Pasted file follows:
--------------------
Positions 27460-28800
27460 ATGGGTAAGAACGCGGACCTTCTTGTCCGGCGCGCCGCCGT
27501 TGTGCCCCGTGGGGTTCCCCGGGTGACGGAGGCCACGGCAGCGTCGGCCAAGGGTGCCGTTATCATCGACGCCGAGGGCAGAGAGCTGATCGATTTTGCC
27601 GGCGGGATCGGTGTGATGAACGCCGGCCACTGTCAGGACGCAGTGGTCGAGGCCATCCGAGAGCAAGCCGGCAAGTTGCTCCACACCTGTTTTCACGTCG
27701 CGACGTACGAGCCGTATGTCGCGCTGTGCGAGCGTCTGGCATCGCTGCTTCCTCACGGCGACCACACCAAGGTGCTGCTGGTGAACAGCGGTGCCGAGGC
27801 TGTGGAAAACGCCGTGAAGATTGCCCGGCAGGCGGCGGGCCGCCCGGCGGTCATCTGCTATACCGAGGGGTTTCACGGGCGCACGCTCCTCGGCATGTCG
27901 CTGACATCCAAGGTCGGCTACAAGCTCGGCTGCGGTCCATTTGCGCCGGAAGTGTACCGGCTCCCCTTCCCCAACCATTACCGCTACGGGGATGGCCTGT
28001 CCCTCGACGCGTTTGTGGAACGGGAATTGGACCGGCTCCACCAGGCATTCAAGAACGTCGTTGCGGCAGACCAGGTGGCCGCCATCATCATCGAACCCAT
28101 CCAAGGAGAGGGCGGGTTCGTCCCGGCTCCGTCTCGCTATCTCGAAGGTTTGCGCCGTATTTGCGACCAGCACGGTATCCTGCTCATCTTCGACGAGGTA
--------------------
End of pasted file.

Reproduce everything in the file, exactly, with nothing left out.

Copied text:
Positions 27460-28800
27460 ATGGGTAAGAACGCGGACCTTCTTGTCCGGCGCGCCGCCGT
27501 TGTGCCCCGTGGGGTTCCCCGGGTGACGGAGGCCACGGCAGCGTCGGCCAAGGGTGCCGTTATCATCGACGCCGAGGGCAGAGAGCTGATCGATTTTGCC
27601 GGCGGGATCGGTGTGATGAACGCCGGCCACTGTCAGGACGCAGTGGTCGAGGCCATCCGAGAGCAAGCCGGCAAGTTGCTCCACACCTGTTTTCACGTCG
27701 CGACGTACGAGCCGTATGTCGCGCTGTGCGAGCGTCTGGCATCGCTGCTTCCTCACGGCGACCACACCAAGGTGCTGCTGGTGAACAGCGGTGCCGAGGC
27801 TGTGGAAAACGCCGTGAAGATTGCCCGGCAGGCGGCGGGCCGCCCGGCGGTCATCTGCTATACCGAGGGGTTTCACGGGCGCACGCTCCTCGGCATGTCG
27901 CTGACATCCAAGGTCGGCTACAAGCTCGGCTGCGGTCCATTTGCGCCGGAAGTGTACCGGCTCCCCTTCCCCAACCATTACCGCTACGGGGATGGCCTGT
28001 CCCTCGACGCGTTTGTGGAACGGGAATTGGACCGGCTCCACCAGGCATTCAAGAACGTCGTTGCGGCAGACCAGGTGGCCGCCATCATCATCGAACCCAT
28101 CCAAGGAGAGGGCGGGTTCGTCCCGGCTCCGTCTCGCTATCTCGAAGGTTTGCGCCGTATTTGCGACCAGCACGGTATCCTGCTCATCTTCGACGAGGTA